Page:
This is the first post in a series of postings inspired by a recent viewing of the Apple TV+ series See. The show depicts a dystopian future where the human race has lost the sense of sight, and society has had to find new ways to interact, build, hunt, and to survive. This is then challenged with the birth of a set of twins having sight.
In one scene, the twins gifted with vision are handed books, including one titled ABC. This situation is somewhat similar to the Observability movement. However, I don’t think we ever lost our vision as application performance monitoring solutions have, for a very long time, allowed us to peer deep into applications and runtimes with automated instrumentation and streamlined data collection of existing system metrics and logging. Observability today is more akin to being able to add notes to and highlight sections in books written and updated in realtime by application monitoring solutions. The problem with this is whether we can all be good storytellers and whether such notes add or distract from the core message that we are trying to communicate. What we should not forget is how useful and tuned our other senses are that don’t fall under the marketing defined banner of Observability.
In creating an alphabet of useful term definitions, I’ve had to make some choices where there are conflicts, in most cases, I have favored the more general and higher-level choice. For example, for the letter M, I opted for Memory over Metric as this is the more fundamental term that pertains to all instruments, measurements, and models.
Attention is a scarce cognitive resource and needs to be monitored and managed like a service. Prioritize attention over data as much as attention itself prioritizes signals over noise. You can’t focus on everything. Intelligence is active adaptive attention followed by right action. Intelligence is not data nor is it doing, it’s knowing what to (dis)regard.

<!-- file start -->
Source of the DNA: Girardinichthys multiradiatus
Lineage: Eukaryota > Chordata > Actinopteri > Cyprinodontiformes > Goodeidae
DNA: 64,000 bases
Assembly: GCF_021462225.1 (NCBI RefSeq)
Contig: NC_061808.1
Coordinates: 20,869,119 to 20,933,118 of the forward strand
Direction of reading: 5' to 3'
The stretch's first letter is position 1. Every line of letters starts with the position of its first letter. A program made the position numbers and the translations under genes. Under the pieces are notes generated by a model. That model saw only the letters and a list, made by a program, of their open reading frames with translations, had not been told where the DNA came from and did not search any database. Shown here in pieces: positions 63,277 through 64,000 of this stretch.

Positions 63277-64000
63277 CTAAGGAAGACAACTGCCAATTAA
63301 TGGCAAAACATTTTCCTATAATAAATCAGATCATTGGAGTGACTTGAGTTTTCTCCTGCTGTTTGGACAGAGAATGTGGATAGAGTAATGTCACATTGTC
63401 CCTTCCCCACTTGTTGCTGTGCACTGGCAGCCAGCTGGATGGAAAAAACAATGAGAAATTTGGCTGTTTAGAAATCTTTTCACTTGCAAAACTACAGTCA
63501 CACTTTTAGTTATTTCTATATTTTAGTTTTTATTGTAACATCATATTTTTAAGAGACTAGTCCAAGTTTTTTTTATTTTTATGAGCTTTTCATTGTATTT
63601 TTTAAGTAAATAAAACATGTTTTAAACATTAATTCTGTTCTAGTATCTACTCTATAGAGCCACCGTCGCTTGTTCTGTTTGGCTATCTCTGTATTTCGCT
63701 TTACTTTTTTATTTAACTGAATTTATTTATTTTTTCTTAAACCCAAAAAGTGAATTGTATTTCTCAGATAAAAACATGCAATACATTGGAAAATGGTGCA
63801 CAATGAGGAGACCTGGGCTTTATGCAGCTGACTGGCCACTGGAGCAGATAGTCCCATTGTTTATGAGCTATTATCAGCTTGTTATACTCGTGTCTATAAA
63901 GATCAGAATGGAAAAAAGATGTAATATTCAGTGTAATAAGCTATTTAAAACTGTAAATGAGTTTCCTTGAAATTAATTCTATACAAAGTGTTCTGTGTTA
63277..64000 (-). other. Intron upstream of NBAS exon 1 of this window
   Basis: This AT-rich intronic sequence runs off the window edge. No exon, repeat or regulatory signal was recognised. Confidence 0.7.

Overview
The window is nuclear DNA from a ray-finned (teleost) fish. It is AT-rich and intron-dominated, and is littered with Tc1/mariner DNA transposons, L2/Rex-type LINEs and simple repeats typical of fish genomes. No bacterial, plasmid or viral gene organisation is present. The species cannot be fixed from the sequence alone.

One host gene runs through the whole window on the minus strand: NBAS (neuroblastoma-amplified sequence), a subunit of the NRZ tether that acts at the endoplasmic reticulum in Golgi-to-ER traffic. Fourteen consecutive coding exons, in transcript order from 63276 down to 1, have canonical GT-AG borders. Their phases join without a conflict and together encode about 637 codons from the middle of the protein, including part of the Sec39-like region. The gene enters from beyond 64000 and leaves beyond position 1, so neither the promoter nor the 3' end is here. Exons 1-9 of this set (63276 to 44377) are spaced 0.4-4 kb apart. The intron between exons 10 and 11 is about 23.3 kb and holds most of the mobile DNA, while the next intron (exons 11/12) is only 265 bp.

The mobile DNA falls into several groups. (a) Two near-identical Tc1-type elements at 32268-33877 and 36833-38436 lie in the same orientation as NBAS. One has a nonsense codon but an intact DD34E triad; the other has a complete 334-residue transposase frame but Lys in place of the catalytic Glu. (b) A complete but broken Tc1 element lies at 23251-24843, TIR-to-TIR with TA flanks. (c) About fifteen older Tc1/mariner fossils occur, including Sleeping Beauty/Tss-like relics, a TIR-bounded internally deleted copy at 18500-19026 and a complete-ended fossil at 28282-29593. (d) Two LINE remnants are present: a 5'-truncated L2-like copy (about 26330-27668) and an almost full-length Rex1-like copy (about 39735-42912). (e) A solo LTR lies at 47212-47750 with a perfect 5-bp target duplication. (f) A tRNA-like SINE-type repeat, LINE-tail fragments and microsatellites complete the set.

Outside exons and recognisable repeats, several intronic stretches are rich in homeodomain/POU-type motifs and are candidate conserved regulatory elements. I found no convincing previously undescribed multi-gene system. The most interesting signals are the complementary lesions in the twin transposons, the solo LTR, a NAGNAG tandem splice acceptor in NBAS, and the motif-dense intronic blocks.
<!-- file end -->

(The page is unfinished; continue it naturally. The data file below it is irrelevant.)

Without boundaries, it is near impossible to recognize objects (or events) within our perception. Boundaries are how the structure of a complex system is derived or defined, and then tracked. Without boundaries, there can be no discernible structure and in turn hierarchies (or nested enclosures and scopes). Boundaries don’t just describe what constitutes an object of some permanence; they also demarcate events that in themselves can be composed.
The system of services we are building and running today are increasingly considered as Complex Systems. Such systems are composed of a large number of simple parts with a significant amount of interconnections and interactions between parts and at different space and time scales. The uncertainty that comes with complex systems challenges our ability to understand at any moment in time and, in turn, to control the course of events.
All too often, data and the debugging of such is given precedence over a more important aspect of systems to be managed – the dynamics. It is critical for understanding, planning, and prediction to observe and visualize how various system behaviors, states, and characteristics change over time and by way of varying environmental forces. Instruments measure at particular points in time and in the course flow, but when we watch and observe, it must be about the motion within a changing state space. Change over content. Cause over counting. Context over code.
Alternatives: Diagnostics, Data, Distributed, Dependency, DevOps, Debug, Dump, Developer